1. The petitioner is a dealer in sugar. By Section 5-A (1-A) of the General Sales Tax Act, 1125, the sale by a dealer of sugar and certain other specified commodities 'other than stock of such goods in his possession, custody or control immediately before the 14th day of December, 1957' were exempted from taxation under Sub-section (1) of Section 3 of the Act.
2. Sub-section (4) of Section 5-A provides :
Subject to such rules, if any, as may be made by the Government in this behalf, the Government or any officer authorised by the Government may compound for a consolidated payment the tax that would be payable on the sale of the goods mentioned in Sub-section (1) in the possession, control or custody of any dealer immediately before the 14th day of December, 1957. In fixing the amount of consolidated payment to be accepted from any dealer under this Sub-section, the amount, if any, payable as surcharge on the tax payable on the sale of such goods under Section 3 of the Kerala Surcharge on Taxes Act, 1957, shall also be taken into account.
3. The petitioner sought to compound his liability and filed a statement on 8th January, 1958, showing his stock of sugar immediately before 14th December, 1957, as 154 bags. The Sales Tax Officer came to the conclusion that the stock was 754 bags of sugar and directed a composition on that basis.
4. The petitioner sought a revision of the order before the Deputy Commissioner of Agricultural Income-tax and Sales Tax (South Zone), Quilon. The Deputy Commissioner dealt with his contention regarding the 600 bags in controversy as follows:-
That the officer should not have included in the composition order 600 bags of sugar which was received by him only after 14th December, 1957. It is admitted that out of the above 600 bags, 400 bags were in transit on 13th December, 1957. It is also represented that these goods were consigned to self by the vendors, that the railway receipts were forwarded to the vendor's bankers at Trivandrum, duly endorsed in their name and that the bankers in their turn endorsed the receipt in favour of the buyer on payment of the value of the goods. So the petitioner became the owner of the goods only after 14th December, 1957, when the value of the 400 bags in question was paid and the goods taken delivery of. It is not however disputed that the goods in question were despatched in pursuance of orders placed by the petitioner and they were intended for delivery to the petitioner on payment of the value. Thus so long as the petitioner does not violate any of the terms of sale he has got control over the goods when once it is despatched and he can even enter into a contract with others for a re-sale of the goods even while the goods are in transit. So it is clear that the goods were in the control of the petitioner before 14th December, 1957 and the officer was right in including them in the composition order. It is also noteworthy that no excise duty has been paid on these bags of sugar. As regards the remaining 200 bags it is seen that these bags were despatched by the sellers only after 14th December, 1957 and that the excise duty due on them has been paid. The value of these 200 bags will therefore be excluded from the petitioner's taxable turnover.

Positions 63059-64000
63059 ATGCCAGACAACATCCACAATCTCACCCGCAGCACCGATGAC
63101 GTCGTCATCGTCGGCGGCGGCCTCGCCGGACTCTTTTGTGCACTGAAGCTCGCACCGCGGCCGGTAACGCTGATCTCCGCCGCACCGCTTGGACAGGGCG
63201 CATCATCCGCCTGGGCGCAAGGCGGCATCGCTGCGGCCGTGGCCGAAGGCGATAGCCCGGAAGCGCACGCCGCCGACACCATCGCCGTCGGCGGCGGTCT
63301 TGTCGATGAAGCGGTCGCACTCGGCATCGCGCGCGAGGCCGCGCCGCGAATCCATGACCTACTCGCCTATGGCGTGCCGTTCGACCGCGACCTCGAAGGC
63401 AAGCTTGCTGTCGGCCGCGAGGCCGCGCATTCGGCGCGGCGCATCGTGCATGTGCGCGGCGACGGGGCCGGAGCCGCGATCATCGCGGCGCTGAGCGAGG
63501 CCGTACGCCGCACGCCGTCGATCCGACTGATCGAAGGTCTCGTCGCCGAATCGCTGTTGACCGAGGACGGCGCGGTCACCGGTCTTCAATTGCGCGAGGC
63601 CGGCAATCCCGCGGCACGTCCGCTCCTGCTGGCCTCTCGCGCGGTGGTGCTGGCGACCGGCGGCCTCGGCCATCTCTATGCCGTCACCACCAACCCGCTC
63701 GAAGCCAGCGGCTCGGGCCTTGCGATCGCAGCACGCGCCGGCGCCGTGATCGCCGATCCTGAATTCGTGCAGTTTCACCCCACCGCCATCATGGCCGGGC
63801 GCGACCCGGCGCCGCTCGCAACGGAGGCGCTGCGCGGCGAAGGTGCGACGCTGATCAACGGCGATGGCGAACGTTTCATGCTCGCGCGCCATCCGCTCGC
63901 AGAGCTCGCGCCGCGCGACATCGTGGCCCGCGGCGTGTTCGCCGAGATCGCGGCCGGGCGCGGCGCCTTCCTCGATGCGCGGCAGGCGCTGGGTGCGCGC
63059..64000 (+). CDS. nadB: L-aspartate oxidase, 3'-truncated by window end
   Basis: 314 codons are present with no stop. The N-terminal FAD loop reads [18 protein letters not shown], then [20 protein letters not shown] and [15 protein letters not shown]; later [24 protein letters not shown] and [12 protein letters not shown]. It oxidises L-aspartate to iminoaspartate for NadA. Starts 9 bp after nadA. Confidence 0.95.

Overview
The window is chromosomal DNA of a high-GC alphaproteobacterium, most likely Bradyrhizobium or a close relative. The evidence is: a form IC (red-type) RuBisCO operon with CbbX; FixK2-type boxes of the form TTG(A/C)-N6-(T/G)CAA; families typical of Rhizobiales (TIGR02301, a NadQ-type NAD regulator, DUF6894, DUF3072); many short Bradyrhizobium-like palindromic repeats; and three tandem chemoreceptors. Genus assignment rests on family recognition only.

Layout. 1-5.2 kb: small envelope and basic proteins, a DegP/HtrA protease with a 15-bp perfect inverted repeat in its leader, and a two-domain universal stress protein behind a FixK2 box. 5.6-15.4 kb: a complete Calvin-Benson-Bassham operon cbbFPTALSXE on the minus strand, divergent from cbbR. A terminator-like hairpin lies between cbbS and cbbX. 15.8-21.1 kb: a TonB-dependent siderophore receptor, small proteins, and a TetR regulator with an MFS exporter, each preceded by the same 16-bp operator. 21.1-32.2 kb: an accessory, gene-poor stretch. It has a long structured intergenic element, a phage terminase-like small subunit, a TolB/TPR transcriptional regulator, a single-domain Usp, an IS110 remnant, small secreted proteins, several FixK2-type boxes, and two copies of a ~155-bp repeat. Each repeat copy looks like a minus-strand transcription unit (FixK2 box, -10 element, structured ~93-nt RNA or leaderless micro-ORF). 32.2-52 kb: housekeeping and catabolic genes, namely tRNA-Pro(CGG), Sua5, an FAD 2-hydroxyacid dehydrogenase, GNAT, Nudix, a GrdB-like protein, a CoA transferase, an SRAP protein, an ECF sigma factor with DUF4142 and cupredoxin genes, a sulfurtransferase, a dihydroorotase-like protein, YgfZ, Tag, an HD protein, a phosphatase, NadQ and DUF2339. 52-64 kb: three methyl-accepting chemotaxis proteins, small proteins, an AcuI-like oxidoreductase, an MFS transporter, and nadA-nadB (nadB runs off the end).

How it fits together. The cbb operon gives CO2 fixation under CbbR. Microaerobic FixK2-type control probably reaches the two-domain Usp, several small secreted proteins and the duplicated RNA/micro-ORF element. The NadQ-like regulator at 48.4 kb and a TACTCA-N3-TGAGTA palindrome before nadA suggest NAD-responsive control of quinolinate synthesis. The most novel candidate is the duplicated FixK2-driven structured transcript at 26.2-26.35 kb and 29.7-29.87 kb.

5. The petitioner's contention before us is that the 400 bags in transit should also have been excluded as they too were not 'in his possession, custody or control' prior to 14th December, 1957. The contention is sound and has to be accepted. The statement that the goods were booked in the name of the vendors is not controverted and it is impossible to understand how when the railway receipts have not even been endorsed to the petitioner by the collecting bank at any time prior to 14th December, 1957, he could be considered as having been in 'possession, custody or control' of the goods covered by the receipts prior to 14th December, 1957.
6. The further contention of the petitioner is that in fixing the purchase value of the sugar the Sales Tax Officer has added the freight and other incidental charges. The composition was under method B of the two methods dealt with in the instructions issued by the Government and published in the Kerala Gazette dated 24th December, 1957, Part I, page 2899. The instructions make it quite clear that the turnover in respect of the goods held in stock immediately before 14th December, 1957, 'will be deemed to be equal to the total purchase value of the goods held in stock at that time.' We see no reason to hold that the 'total purchase value of the goods' is merely the price at which the goods were purchased and does not include the freight and other incidental charges contended by the petitioner.
7. In the light of what is stated above the petition has to be partly allowed; and we direct that the composition should be on the basis that the stock of sugar in the 'possession, custody or control' of the petitioner immediately prior to 14th December, 1957, should be considered not as 754 bags as held by the Sales Tax Officer or as 554 bags as held by the Deputy Commissioner, but only as 154 bags as stated by the petitioner in his statement on 8th January, 1958.
8. The petition is allowed in the manner and to the extent indicated above. No costs.